Large, complex robots have lots of sensors and actuators. Talking to them all can be tricky, particularly since many/most bus architectures use different OS libraries to talk to them, making it hard to write cross-platform device drivers. Fortunately, Ethernet is (almost) OS-neutral, has high-performance kernel drivers wherever it is found, and has more bandwidth than any other peripheral bus except the bleeding-edge stuff like Intel's Thunderbolt and USB3, both of which are currently scarce in silicon if you aren't a giant OEM, and will likely be buried in OS-specific software stacks for a while. Additional unique benefits of gigabit Ethernet: it's routable, usable over long cables, and debuggable using awesome free tools like Wireshark.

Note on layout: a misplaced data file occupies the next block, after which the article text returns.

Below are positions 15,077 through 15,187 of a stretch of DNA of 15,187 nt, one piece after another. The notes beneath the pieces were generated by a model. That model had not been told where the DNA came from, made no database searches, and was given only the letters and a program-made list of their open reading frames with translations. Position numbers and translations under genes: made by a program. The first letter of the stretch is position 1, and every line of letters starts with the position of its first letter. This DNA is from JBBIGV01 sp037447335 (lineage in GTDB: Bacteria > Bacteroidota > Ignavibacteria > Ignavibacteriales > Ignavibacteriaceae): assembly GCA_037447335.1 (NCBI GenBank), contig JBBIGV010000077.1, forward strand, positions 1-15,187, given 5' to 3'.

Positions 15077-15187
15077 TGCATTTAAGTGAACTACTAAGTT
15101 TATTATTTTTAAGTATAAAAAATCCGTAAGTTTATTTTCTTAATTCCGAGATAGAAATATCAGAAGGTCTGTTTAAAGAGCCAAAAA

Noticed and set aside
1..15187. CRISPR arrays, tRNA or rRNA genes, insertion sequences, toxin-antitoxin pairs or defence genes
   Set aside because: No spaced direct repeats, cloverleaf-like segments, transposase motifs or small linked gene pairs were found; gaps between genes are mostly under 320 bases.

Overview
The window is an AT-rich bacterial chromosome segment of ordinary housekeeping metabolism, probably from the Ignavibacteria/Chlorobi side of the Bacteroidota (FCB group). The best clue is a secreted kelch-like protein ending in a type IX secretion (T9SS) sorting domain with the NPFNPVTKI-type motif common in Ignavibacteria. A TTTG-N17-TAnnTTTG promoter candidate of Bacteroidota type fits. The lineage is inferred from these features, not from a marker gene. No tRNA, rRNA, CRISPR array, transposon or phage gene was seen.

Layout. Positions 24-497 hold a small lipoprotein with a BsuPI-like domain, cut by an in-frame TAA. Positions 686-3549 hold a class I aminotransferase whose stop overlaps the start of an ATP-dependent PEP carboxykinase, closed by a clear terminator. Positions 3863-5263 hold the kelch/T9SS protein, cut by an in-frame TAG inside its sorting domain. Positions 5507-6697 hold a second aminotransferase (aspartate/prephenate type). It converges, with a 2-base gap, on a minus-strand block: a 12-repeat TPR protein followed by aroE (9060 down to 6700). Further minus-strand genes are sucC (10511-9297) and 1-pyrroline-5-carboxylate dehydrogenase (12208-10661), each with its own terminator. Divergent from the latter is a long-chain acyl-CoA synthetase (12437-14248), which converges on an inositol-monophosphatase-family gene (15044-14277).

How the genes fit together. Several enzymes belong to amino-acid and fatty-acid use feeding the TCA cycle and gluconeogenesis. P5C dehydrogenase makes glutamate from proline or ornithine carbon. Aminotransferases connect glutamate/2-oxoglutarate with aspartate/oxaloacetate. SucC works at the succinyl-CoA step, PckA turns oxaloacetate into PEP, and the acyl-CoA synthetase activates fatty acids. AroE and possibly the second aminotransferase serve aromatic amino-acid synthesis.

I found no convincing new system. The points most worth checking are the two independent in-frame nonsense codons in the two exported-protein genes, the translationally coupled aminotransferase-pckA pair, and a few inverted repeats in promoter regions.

My current prototype of a gigabit-ethernet based system is shown below. It has two gigabit ethernet PHY's to allow daisy-chaining down robot arms and whatnot. The FPGA is a Spartan-6 LX25 in the FT256 package, which is cheap and has a decent amount of I/O. About 110 I/O lines are routed to a high-density connector on the back of the board to allow applications such as motor controllers (stepper, DC, BLDC, etc.), cameras, structured light, general i/o, and so on.